Paul Miller swears off the Internet for one year; checks Facebook on Day 3

Image adapted from XKCD

Paul Miller is a Senior Editor for competing tech news blog The Verge. About a week and a half ago, Miller started a challenge he had set for himself that no one has tried in the history of mankind. His challenge was to not use the Internet for a full year. Computers are fair game, but to keep from being tempted, he turned in his smartphone for a Nokia brick style dumbphone. He would continue his work as editor, but without connecting to the internet to collaborate with his co-workers. His tweet at 11:59 EDT April 30th signaled his last online act for a year. Or so he thought.

His first few posts about the endeavor sounded promising. He had a positive outlook on the upcoming year. Everything was going fine, until he indulged a new habit he had gained since leaving the Internet.

You see, since Marvel’s The Avengers had been released on Friday, Miller had attended the film every day since its release. He could have found a show time using moviefone.com. He could have even called moviefone.com for start times. Instead he consulted a newspaper for the Tuesday afternoon showing at the IMAX theater. He had to take a taxi, but it was worth it to see the film in the high pixel density that IMAX provides. IMAX movies are in 3D by default, so he wears an eye patch under the 3D glasses to cancel the effect.

After the movie, Miller knew he had a party he was supposed to be at that evening, but couldn’t remember the details. He was used to being able to access his online calendar at any time. He’s not allowed to ask others to use the internet, so he couldn’t call anyone that he knew would use their calendar to give him the details. Miller got around this problem by systematically walking into hotels and asking if they had any parties that night.

He was a little worn out after his search and needed a little pick me up before the party. He stopped into a coffee shop that he had never been to before. While in line, he did a double-take when he saw his best friend’s girlfriend playing tonsil hockey with some frenchman. He pulled out his Nokia brick phone and frantically clicked through his contacts list and realized that he hadn’t actually entered any contacts. It was only emergency numbers and customer service. He knew that all he had to do to get the number was visit the friend’s Facebook page. This rational thinking justified addictive triggers and caused him to black out. He doesn’t remember the following.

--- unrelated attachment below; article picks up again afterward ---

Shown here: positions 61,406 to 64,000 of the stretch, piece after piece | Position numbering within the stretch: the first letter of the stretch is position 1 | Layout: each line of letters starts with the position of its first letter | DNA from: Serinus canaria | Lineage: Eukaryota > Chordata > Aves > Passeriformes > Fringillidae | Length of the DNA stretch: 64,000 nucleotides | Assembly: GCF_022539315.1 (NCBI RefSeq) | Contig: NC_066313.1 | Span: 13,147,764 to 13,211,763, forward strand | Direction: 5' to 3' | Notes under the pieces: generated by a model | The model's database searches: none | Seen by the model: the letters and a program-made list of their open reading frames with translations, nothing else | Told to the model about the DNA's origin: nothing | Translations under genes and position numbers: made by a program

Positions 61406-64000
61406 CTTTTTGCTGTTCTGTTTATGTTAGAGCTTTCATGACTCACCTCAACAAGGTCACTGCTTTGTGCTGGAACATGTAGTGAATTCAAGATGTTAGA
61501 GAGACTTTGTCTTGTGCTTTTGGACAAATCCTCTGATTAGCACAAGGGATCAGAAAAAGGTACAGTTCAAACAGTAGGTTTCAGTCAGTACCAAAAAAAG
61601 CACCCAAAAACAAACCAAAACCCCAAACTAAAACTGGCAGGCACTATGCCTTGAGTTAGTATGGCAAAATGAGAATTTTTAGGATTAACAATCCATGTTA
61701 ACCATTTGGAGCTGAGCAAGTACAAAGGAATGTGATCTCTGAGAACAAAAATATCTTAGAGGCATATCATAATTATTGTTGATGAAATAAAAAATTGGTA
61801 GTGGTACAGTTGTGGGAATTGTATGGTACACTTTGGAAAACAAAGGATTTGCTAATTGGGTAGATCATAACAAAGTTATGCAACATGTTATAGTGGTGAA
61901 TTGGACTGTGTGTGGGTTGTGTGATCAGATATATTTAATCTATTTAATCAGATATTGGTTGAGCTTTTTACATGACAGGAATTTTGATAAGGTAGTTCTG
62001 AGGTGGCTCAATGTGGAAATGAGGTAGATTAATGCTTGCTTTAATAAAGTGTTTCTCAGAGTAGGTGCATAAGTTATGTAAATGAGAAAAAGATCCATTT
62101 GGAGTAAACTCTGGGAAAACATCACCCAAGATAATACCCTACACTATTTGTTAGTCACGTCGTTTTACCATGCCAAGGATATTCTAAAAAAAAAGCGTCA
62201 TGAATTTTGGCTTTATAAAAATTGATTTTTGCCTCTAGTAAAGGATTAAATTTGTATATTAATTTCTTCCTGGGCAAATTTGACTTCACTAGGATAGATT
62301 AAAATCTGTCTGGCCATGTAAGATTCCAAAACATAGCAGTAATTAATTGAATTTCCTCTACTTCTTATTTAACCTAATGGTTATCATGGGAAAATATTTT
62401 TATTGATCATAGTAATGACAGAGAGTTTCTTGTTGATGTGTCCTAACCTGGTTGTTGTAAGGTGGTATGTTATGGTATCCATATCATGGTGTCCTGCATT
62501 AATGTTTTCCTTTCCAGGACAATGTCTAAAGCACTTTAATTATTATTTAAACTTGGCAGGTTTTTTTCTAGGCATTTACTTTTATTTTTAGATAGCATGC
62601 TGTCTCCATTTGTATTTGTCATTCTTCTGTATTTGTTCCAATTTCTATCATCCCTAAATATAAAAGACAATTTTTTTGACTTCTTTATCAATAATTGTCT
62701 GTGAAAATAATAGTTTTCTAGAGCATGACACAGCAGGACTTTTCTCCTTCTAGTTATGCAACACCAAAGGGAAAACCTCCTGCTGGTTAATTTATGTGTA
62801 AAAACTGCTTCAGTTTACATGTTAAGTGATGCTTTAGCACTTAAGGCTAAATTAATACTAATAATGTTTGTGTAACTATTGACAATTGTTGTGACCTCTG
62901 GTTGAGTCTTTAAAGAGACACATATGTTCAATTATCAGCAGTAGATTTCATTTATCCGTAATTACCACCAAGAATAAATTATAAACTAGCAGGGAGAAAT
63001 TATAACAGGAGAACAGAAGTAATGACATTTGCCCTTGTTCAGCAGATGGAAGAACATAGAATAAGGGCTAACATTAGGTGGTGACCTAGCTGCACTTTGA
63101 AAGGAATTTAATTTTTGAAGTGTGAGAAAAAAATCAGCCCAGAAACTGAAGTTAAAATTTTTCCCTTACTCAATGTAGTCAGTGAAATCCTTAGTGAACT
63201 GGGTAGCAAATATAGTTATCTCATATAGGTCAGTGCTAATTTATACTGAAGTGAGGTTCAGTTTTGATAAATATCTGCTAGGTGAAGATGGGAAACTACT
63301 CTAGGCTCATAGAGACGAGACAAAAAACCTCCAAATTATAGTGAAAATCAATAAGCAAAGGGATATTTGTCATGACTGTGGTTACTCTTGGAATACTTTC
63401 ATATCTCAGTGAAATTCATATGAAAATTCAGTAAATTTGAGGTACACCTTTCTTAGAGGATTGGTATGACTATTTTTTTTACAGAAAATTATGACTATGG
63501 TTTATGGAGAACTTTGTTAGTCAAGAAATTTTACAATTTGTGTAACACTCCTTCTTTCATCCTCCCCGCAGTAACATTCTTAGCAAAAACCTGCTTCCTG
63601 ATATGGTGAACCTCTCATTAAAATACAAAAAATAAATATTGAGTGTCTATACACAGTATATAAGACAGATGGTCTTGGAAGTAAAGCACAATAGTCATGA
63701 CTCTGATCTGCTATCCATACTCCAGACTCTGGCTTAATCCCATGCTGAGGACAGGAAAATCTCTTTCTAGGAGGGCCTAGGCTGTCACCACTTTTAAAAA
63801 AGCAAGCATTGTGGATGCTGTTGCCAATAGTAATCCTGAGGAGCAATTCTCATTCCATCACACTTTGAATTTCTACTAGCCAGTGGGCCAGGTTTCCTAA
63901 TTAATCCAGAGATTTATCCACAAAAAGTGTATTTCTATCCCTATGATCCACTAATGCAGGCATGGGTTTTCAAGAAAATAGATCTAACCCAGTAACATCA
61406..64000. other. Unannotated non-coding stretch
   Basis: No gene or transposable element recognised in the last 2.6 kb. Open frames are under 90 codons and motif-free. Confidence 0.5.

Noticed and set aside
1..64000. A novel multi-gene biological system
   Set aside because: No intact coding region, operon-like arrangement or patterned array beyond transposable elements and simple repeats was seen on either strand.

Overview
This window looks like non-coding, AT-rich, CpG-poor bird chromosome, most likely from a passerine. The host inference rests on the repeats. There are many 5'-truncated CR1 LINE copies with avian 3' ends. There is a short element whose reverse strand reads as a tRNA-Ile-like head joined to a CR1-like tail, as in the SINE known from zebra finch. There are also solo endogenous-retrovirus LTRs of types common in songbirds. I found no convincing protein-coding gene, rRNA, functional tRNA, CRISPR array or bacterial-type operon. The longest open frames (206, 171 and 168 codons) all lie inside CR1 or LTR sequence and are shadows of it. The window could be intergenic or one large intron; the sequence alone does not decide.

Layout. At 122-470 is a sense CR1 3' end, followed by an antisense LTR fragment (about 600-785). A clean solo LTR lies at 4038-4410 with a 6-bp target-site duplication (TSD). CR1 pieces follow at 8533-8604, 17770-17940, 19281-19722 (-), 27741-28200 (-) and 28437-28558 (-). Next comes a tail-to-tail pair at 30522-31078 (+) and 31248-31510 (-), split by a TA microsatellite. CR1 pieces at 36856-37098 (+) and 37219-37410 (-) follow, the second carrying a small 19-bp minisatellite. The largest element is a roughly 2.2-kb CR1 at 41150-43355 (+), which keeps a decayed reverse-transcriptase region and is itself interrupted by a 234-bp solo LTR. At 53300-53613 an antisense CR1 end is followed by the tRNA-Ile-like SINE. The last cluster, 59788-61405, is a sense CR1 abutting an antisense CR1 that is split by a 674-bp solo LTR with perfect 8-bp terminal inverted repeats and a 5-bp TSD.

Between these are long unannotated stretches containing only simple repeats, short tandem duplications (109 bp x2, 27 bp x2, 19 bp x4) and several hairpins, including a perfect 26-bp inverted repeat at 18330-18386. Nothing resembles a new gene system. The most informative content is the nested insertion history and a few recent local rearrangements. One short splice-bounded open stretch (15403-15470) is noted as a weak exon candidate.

He shoved 20 year old graphic design major Jennifer Lim off her stool, grabbed her laptop and logged into his Facebook page. A wave of habitual use overtook him. He started posting to his friend’s walls, sharing George Takei photos, clicking links. His eyes dilated. He began to breathe heavily. He started typing 2,000 words per minute and the computer keys began to smoke. He posted 42 status updates in 2 minutes. Those around him at the time recall the scene as “frightening”. By the time paramedics arrived on the scene to treat Lim’s injuries from being flung from her computer, Miller was in the throes of a seizure on the floor from Facebook overdose.

Paul Miller has fully recovered, and no one had the heart to tell him what had happened. So if you see him on the street, congratulate him on his successful journey. It’s not like he’ll read this.

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